pre-seed the fertility-friendly lubricant
pre-seed is marketed as the leading fertility-friendly lubricant currently available. Described as ‘sperm-friendly’ this lubricant is formulated to help couples trying to conceive. Unlike the other lubricants, pre-seed does not create a barrier preventing sperm from travelling through the cervix to fertilise the egg.
The purpose of using pre-seed is to replenish the natural moisture within the vaginal and cervix while also optimising the environment for sperm. This can then help to facilitate conception. The product is formulated to mimic the natural mucus secretions to alleviate vaginal dryness.
The lubricant has the same pH as semen. This helps to protect sperm from oxidative stress. In addition to supporting conception, this lubricant can make intercourse more pleasurable.
How can vaginal dryness negatively affect fertility?
Natural vaginal lubrication is provided by fluid produced in the cervix. This serves to protect the sperm as travels through the reproductive tract towards the egg. If the body naturally does not produce a lot of cervical mucus during ovulation it can lead to vaginal dryness. This makes it harder for sperm to facilitate fertilisation.
Timing of intercourse is essential when trying to fall pregnant. In practice this means sex must take place frequently around ovulation. Having to schedule sex can take away the spontaneity and enjoyment.
This ‘pressure’ to conceive can also cause vaginal dryness, making sex uncomfortable for both parties1. This can lead to increased stress which has a negative impact on fertility.
One way to help support fertility and remedy vaginal dryness is through lubricants.
Why do you need to choose lubricants carefully?
Studies have shown that frequently used vaginal lubricants to adversely affect sperm motility in vitro. Research has found that commonly used over-the-counter lubricants such as KY Jelly, Replens, and Astroglide to negatively affect sperm motility in a range of concentrations 2, 3, 4, 5.
In one study, sperm became immotile after being exposed to these lubricants for 15 minutes6.
Sperm requires an environment with a narrow range of osmolality, tonicity, and pH, plus the presence of specific electrolytes. Optimal conditions for sperm health and migration through the cervix requires an isotonic solution and a pH range between 7.0 to 8.5. Lubricants that disrupt these parameters negatively impact conception opportunities.
Conversely, fertility lubricants such as pre-seed will relieve vaginal dryness and are formulated to help protect sperm and assist motility to improve the chances of falling pregnant.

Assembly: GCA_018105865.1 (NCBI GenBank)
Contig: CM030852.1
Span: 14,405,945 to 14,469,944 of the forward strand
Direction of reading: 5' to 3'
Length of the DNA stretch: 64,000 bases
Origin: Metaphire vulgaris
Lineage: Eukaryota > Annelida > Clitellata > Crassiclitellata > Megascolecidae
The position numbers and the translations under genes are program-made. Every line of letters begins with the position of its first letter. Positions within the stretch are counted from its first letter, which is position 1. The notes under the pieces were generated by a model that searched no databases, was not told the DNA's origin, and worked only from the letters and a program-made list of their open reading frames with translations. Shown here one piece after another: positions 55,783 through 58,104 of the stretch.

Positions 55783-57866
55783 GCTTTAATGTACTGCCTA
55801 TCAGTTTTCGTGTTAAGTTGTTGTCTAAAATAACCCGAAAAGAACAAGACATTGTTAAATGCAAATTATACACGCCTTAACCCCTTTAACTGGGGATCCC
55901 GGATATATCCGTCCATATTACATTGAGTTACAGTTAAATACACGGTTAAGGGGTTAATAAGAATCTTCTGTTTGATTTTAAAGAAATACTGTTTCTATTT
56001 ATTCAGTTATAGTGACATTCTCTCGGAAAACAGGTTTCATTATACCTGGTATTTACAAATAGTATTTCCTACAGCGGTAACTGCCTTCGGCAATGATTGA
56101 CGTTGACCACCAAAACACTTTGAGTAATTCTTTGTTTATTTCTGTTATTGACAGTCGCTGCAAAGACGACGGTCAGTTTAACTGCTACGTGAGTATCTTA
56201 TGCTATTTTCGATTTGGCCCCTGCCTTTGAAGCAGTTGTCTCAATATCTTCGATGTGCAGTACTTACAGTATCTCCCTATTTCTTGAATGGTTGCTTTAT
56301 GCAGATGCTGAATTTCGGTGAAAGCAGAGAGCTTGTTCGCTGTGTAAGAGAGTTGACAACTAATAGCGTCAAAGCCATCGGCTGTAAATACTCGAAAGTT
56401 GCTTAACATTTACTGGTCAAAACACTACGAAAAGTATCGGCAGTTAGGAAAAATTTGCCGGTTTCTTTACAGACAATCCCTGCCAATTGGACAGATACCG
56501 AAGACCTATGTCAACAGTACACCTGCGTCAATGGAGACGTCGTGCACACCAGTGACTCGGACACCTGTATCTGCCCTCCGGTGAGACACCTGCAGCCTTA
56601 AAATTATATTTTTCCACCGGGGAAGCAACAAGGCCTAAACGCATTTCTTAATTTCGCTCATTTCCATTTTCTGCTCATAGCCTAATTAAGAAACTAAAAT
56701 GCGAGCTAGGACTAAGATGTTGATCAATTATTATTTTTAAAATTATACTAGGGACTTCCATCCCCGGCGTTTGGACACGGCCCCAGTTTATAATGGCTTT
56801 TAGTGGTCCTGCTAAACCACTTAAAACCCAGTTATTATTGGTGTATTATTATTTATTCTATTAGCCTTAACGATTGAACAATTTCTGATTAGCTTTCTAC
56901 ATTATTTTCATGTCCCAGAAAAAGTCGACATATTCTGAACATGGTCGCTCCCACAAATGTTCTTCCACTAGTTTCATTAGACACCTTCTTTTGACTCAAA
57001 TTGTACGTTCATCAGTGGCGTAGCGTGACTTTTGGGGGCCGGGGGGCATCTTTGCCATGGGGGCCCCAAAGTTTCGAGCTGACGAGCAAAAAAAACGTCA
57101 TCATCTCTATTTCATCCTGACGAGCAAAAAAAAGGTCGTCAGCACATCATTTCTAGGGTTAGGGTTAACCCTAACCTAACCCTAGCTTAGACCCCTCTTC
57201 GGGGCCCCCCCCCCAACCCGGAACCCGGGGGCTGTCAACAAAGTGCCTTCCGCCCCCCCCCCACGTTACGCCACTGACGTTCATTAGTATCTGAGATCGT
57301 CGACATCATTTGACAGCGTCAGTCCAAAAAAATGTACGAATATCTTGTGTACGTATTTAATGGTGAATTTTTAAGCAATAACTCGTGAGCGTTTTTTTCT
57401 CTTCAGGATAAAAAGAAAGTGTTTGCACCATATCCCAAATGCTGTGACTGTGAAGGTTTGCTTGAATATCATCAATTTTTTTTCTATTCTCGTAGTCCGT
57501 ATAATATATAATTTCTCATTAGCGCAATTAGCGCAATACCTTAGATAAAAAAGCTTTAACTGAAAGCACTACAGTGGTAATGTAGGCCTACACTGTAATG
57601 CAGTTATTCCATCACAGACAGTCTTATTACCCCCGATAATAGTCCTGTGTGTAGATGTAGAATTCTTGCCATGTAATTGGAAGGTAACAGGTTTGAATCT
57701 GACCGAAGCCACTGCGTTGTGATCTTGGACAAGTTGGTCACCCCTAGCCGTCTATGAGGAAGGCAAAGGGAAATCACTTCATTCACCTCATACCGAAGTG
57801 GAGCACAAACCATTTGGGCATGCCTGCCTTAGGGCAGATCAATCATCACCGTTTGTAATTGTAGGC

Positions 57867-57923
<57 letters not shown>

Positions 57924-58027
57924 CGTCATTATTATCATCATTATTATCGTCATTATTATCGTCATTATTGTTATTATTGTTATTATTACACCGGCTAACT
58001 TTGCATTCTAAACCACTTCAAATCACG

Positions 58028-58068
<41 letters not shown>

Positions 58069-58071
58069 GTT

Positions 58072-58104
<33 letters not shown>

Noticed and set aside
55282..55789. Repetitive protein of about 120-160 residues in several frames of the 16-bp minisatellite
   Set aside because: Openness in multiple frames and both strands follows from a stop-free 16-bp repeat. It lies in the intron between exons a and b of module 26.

Low sperm count and lubricants
Fertility lubricants may also help to improve fertilisation where the male partner has a low sperm count. The ingredients are formulated to create a more favourable environment to reduce barriers to sperm motility. This may help to increase the chances of sperm reaching and fertilising the egg, even if sperm count is low.
Key Points about pre-seed
- No spermicide (glycerine-free)
- Antioxidant formula
- Designed to mimic natural secretions
- Applicators provide full coverage of the vagina and cervix
- Recommended by fertility experts
- Developed by a female doctor
- Widely used in fertility clinics
Is it worth using pre-seed?
When it comes to conceiving there are many factors which influence whether or not you fall pregnant and the speed of conception. A good diet, plenty of sleep, and regular exercise are all important factors. Ideally you should use all the positive resources available to you to prepare the body for pregnancy.
If you have been trying to conceive and still not falling pregnant, there should be no harm in using Pre-Seed. This lubricant is formulated as another ‘tool’ to help conception.
However, it is always important to consult your medical practitioner prior to trying products like Pre-Seed. This will help to rule out any potential adverse reactions and ensure that it is suitable for your situation.
Where can pre-seed be purchased?
- “Ellington J, Daugherty Short. (2003). Prevalence of vaginal dryness in trying-to-conceive couples. Fertility and Sterility. Volume 79, Issue 2, (pp. 21–22).” ↩
- “Agarwal A, et.al (2008). Effect of vaginal lubricants on sperm motility and chromatin integrity: a prospective comparative study. Fertility and Sterility. Volume 89, (pp. 375–379).” ↩
- Frishman G, et.al (1992). Evaluation of Astroglide, a new vaginal lubricant: effects of length of exposure and concentration on sperm motility. Fertility and Sterility. Volume 58, (pp. 630-2).” ↩
- “Anderson L, et.al. (1998). The effects of coital lubricants on sperm motility in vitro. Human Reproduction. Volume 13, (pp. 3351–3356).” ↩
- Goldenberg R. and White R. (1975). The effect of vaginal lubricants on sperm motility in vitro. Fertility and Sterility. Volume 26, (pp. 872–3.” ↩
- “[Kutteh, W. et.al. (1996). Vaginal lubricants for the infertile couple: effect on sperm activity. International Journal of Menopausal Studies. Volume 41, (pp. 400–4.)” ↩